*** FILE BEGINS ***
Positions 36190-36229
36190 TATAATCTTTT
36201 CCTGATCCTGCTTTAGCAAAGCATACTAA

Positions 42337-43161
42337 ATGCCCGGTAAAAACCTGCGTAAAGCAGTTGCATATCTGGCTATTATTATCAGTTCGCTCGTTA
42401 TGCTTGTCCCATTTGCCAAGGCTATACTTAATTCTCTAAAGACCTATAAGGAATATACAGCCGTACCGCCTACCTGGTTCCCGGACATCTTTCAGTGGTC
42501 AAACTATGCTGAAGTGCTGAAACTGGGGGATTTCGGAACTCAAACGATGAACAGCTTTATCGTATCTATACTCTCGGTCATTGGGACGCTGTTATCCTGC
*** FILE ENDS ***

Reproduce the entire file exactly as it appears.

Positions 36190-36229
36190 TATAATCTTTT
36201 CCTGATCCTGCTTTAGCAAAGCATACTAA

Positions 42337-43161
42337 ATGCCCGGTAAAAACCTGCGTAAAGCAGTTGCATATCTGGCTATTATTATCAGTTCGCTCGTTA
42401 TGCTTGTCCCATTTGCCAAGGCTATACTTAATTCTCTAAAGACCTATAAGGAATATACAGCCGTACCGCCTACCTGGTTCCCGGACATCTTTCAGTGGTC
42501 AAACTATGCTGAAGTGCTGAAACTGGGGGATTTCGGAACTCAAACGATGAACAGCTTTATCGTATCTATACTCTCGGTCATTGGGACGCTGTTATCCTGC